Divorcing couples in Massachusetts typically have valuable assets to think about. For most marriages, there’s nearly nothing more important than the future of their marital home. As you can imagine, the decision to divorce can also leave a mortgage’s future in jeopardy.
Refinancing can yield unpleasant surprises
Mortgage assumptions are nearly impossible, meaning one person in a marriage simply removes their former spouse’s name from this legal agreement. This situation means that refinancing a mortgage is the ideal way to take over ownership of a marital home. Whether or not refinancing is a smart decision depends on interest rates. Lower interest rates can lead to lower mortgage payments. But higher interest rates can make a marital home more expensive than ever before.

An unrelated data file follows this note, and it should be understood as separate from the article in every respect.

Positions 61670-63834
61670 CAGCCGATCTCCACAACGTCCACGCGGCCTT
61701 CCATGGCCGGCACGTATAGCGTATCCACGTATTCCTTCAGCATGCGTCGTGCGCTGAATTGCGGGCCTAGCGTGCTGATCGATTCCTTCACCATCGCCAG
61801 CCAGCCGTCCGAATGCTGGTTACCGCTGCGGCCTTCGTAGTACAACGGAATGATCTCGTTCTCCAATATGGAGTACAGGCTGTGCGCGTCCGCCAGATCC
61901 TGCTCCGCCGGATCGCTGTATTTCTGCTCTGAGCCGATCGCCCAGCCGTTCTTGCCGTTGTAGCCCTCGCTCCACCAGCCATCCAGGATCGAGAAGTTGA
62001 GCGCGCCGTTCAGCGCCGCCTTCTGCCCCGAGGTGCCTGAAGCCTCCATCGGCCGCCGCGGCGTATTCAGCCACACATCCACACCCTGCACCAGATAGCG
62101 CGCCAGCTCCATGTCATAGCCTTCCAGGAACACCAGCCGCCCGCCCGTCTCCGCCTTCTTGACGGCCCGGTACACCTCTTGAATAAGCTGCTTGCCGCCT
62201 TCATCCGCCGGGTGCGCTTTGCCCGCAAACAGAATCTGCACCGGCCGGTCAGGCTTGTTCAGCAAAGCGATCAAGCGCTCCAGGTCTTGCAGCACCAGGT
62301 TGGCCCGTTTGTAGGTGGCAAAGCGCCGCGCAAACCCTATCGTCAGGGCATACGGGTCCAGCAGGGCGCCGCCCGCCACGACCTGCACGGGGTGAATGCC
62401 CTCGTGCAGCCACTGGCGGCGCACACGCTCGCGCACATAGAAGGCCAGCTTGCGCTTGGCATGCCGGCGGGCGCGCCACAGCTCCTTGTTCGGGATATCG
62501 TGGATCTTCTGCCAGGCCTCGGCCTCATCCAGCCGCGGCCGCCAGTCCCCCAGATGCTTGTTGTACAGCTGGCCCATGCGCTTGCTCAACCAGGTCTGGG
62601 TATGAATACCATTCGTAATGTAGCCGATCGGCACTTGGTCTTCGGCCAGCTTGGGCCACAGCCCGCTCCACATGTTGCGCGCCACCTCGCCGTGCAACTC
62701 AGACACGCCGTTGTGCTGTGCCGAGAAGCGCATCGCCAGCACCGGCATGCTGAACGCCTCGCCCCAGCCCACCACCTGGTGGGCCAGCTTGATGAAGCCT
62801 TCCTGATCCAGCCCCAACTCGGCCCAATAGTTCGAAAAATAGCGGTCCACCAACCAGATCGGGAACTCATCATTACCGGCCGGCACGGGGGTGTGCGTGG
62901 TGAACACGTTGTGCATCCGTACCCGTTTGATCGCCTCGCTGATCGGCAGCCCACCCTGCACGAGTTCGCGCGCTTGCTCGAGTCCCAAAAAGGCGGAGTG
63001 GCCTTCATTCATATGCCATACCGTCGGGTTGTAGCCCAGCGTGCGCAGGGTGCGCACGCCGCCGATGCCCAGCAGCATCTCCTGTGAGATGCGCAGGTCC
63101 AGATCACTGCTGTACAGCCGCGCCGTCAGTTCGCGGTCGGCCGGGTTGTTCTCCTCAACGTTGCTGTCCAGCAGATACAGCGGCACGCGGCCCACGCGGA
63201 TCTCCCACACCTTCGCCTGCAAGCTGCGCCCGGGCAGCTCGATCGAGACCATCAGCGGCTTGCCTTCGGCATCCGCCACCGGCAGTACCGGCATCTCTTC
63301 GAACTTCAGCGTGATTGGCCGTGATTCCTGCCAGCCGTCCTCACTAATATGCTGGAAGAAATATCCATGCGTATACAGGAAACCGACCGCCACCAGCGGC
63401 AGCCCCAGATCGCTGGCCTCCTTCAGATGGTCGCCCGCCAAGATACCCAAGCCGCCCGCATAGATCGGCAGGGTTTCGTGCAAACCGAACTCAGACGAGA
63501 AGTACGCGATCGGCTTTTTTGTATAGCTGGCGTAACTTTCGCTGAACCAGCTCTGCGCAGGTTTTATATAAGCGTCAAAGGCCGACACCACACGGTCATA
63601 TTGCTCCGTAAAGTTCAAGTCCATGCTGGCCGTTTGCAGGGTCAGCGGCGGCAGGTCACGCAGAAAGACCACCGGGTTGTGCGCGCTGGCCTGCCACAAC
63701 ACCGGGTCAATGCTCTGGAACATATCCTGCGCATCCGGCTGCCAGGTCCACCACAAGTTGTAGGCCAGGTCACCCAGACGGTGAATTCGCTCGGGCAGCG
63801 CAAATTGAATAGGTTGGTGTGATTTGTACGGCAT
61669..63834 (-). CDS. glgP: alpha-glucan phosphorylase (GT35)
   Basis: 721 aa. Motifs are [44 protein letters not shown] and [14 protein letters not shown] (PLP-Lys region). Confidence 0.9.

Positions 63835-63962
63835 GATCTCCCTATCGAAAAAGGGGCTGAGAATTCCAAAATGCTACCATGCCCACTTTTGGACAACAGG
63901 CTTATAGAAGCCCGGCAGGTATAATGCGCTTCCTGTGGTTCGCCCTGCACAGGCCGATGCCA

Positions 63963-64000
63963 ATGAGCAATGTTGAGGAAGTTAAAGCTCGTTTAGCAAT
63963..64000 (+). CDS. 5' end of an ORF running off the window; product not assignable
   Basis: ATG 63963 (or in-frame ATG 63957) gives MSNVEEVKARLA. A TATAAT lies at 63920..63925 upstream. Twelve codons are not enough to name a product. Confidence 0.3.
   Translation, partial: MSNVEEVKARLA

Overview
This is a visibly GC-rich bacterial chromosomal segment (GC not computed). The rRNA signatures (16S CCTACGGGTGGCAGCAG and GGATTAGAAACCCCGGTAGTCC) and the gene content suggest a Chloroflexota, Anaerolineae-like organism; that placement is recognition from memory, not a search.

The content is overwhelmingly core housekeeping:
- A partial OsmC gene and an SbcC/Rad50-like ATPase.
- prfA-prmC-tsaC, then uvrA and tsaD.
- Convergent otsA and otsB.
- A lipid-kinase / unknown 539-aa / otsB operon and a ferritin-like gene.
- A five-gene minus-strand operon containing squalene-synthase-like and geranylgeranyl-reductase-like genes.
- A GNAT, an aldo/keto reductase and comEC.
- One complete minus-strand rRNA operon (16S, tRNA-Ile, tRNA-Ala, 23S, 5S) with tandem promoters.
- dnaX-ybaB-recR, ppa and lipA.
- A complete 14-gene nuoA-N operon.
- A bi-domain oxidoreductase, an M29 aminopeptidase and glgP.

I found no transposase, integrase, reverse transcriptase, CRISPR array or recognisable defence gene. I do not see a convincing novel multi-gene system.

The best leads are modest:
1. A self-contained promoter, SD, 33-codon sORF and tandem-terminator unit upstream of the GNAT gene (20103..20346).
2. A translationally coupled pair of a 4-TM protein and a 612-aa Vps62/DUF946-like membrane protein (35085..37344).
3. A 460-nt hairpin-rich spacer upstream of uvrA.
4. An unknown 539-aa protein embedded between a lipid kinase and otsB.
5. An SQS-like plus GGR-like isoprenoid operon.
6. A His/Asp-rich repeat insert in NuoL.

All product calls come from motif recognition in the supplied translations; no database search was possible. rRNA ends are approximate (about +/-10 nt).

Potential credit-related impacts
Whether using it as a rental property or otherwise, maintaining a joint mortgage with your ex-spouse can be an unwise decision if the other party isn’t making payments. You might be unaware that a missed payment from either party in a joint mortgage harms both parties’ credit. If you regularly pay your portion of a mortgage and your former spouse doesn’t pay their share, you and this person’s credit takes a hit for each missed or partial payment.
Don’t forget about tax implications
Getting a divorce with a house on the line also has tax-related implications. These implications involve whether or not married couples sell a home jointly or separately. In some cases, joint sales can lessen or eliminate home-related tax charges. However, divorcing and selling a marital property as its sole owner lowers your capital gains tax exemptions.
If you agree to take on a home’s mortgage by yourself, know beforehand if this decision is financially feasible. You could deal with unwanted financial surprises if you’re unprepared for mortgage-related changes.